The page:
A Real-Life Claim Situation Involving an ADA violation
A residential leasing agent was responsible for the solicitation, evaluation, and securing of tenants in a multi-unit residential apartment complex on behalf of its owners, a Limited Liability Company owned by brothers. Shortly after the marketing process began, the first applicant to view the property arrived with a service dog and immediately expressed interest in renting one of the available units. The agent had her complete an application, then arranged for a background check.
Even though the background check revealed the applicant had an excellent credit rating, the landlord refused to rent the apartment to her over concerns that the dog would damage the flooring or harm other tenants. The landlord instructed the agent to inform the applicant that her application was denied and that all units had been rented.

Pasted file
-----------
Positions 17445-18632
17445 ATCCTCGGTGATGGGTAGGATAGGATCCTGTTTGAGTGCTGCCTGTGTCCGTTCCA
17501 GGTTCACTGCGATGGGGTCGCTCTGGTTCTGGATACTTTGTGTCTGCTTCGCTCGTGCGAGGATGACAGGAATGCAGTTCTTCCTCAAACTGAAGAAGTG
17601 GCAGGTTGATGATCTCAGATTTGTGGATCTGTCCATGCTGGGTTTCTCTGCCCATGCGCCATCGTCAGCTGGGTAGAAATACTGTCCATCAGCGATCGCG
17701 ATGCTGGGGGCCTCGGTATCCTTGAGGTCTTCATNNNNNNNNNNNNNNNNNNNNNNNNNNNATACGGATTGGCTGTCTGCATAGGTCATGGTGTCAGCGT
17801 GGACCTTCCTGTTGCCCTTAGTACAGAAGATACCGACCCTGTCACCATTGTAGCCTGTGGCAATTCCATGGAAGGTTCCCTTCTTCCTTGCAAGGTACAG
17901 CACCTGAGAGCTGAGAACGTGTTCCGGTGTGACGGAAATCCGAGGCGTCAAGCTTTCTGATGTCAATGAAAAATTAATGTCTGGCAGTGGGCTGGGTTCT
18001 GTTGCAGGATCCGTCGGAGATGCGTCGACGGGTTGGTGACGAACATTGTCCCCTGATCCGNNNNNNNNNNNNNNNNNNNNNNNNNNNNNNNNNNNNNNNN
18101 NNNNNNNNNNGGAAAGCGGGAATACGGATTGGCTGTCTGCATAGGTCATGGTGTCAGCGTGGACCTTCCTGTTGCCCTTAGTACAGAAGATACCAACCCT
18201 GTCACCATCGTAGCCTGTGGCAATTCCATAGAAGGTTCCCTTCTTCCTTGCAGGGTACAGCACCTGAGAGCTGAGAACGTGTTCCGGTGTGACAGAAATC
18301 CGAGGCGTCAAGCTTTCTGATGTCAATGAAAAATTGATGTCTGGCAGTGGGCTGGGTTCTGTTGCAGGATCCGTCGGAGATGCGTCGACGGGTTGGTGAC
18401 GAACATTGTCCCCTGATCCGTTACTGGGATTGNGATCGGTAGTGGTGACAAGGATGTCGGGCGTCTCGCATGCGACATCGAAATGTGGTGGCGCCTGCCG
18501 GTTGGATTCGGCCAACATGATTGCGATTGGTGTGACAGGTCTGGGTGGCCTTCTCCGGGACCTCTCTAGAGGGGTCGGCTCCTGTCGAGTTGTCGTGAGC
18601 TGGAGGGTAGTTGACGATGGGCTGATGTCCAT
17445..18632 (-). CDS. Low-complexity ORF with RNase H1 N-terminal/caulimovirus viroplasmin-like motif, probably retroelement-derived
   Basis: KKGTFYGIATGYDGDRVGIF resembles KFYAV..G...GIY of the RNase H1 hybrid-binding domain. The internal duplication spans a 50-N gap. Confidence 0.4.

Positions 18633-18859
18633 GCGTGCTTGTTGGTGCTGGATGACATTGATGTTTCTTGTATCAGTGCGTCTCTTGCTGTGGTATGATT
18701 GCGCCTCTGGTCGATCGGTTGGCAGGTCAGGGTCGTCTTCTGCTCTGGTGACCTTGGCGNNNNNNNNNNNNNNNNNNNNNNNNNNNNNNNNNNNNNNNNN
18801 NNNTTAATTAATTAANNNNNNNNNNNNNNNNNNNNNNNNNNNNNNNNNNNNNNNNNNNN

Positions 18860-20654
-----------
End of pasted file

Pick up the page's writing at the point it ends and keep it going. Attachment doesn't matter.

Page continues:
When the agent conveyed the intentions of the landlord, it was a clear violation of the Americans with Disabilities Act of 1990, as amended ("ADA").
The applicant sued the landlord and the agent, alleging they violated ADA laws when denied the opportunity to lease the property because of her physical disabilities. The ensuing evidence produced during the litigation's discovery phase disclosed that other units remained vacant for many months-evidence detrimental to the defense of the case for either the landlord or agent. After incurring thousands of dollars in legal fees, the case was settled for a relatively significant amount.
ADA violations have been brought against brokers who fail to do what's "readily achievable with reasonable effort and expense" to serve clients with disabilities. This also includes making sure your office is accessible to people with disabilities by providing ramps, curb breaks, and other considerations. Attending educational seminars on ADA and the Fair Housing Act, among others, will certainly help ensure adherence to laws when serving the public. It will help you better serve clients protected by these laws while providing a blueprint for identifying potential violations in marketing material and the instructions given by owners in the sale and leasing of housing.
Article reprinted with the permission of Pearl Insurance